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Asthma benefit from apples

21st May 2007

New research suggests that children of mothers who regularly eat apples during pregnancy are less likely to develop asthma.

Asthma1

More than 2,000 expectant mothers were questioned on their eating habits in the project by the University of Aberdeen, which then looked at the health of their children over five years.

The findings, presented to the American Thoracic Society Conference, showed that women who ate four or more apples a week were half as likely to have an asthmatic child compared to those who ate fewer apples.

The study also found that a child had a reduced chance of developing the skin condition eczema if a woman ate more fish during pregnancy.

It remains unclear as to why apples and fish seem able to produce this result, though no other foodstuffs were linked to decreases in asthma or eczema.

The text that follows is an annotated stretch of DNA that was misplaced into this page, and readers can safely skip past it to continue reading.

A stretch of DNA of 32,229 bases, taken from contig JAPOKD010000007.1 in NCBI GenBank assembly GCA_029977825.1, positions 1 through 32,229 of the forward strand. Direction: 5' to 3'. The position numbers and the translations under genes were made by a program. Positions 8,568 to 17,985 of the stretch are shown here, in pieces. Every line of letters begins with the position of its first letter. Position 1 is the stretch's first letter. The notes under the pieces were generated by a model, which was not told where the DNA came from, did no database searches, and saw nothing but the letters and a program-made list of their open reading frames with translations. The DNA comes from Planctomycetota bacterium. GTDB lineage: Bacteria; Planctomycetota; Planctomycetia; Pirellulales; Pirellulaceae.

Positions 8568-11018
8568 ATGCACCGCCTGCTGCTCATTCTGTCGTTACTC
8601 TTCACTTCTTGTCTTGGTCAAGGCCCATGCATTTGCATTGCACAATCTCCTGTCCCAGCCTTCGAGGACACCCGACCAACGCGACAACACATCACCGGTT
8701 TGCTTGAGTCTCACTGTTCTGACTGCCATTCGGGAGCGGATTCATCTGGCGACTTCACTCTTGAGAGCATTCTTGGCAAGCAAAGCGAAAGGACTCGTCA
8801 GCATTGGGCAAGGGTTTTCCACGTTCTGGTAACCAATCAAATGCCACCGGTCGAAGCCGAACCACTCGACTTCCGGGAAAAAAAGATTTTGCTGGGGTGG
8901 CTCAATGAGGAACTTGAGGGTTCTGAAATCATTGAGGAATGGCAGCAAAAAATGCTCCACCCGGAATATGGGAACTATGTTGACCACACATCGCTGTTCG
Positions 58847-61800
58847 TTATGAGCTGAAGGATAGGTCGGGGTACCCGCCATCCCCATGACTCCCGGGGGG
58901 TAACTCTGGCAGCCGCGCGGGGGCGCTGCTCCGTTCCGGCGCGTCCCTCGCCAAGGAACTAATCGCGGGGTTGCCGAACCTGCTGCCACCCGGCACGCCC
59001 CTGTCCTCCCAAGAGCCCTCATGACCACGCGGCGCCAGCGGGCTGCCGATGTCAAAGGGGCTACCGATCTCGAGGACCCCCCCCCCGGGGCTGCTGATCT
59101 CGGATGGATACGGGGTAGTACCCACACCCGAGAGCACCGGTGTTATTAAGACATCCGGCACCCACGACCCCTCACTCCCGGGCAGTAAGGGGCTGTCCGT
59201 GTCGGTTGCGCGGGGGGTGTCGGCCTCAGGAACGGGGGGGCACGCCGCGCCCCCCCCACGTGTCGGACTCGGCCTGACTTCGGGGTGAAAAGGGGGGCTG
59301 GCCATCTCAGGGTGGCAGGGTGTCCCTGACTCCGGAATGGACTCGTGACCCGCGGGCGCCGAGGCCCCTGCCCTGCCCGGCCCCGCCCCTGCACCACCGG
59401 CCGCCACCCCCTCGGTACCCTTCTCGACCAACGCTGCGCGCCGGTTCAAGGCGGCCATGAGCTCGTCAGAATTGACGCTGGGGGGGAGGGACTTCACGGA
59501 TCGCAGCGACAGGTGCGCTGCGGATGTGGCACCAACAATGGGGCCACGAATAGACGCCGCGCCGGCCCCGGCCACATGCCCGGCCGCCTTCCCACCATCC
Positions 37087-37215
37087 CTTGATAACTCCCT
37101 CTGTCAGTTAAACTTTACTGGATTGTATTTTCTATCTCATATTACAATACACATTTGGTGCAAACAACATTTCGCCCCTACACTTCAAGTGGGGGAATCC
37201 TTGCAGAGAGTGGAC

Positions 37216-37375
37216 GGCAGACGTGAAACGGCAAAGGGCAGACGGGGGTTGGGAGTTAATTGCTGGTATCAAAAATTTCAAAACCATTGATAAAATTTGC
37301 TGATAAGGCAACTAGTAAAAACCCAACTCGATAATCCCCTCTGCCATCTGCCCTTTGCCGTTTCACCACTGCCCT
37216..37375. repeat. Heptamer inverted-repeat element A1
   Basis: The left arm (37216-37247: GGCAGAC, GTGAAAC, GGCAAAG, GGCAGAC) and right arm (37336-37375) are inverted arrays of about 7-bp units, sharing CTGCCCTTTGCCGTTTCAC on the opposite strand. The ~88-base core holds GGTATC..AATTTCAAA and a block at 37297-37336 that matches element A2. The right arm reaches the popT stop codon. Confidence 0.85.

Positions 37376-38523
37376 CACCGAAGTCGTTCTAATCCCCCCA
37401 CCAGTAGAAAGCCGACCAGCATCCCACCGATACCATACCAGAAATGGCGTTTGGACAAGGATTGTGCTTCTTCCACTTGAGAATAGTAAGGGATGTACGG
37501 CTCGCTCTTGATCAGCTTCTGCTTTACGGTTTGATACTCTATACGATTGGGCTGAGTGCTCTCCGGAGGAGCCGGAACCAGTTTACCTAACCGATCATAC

But it has already been established that apples are linked to better lung health in adults and oily fish, which contain Omega-3 oils, have health benefits.

One in 10 children in the UK has asthma.

The project has been funded by the charity Asthma UK and while accepting the link between apples and asthma does not prove that eating the fruit is the cause of lower asthma rates in children, it says it does support the case for a balanced diet during pregnancy.

Asthma UK research and development officer Dr Victoria King said: “This study suggests a simple modification that can be made to a pregnant mother’s diet which may help protect her child from developing asthma before the age of five.?

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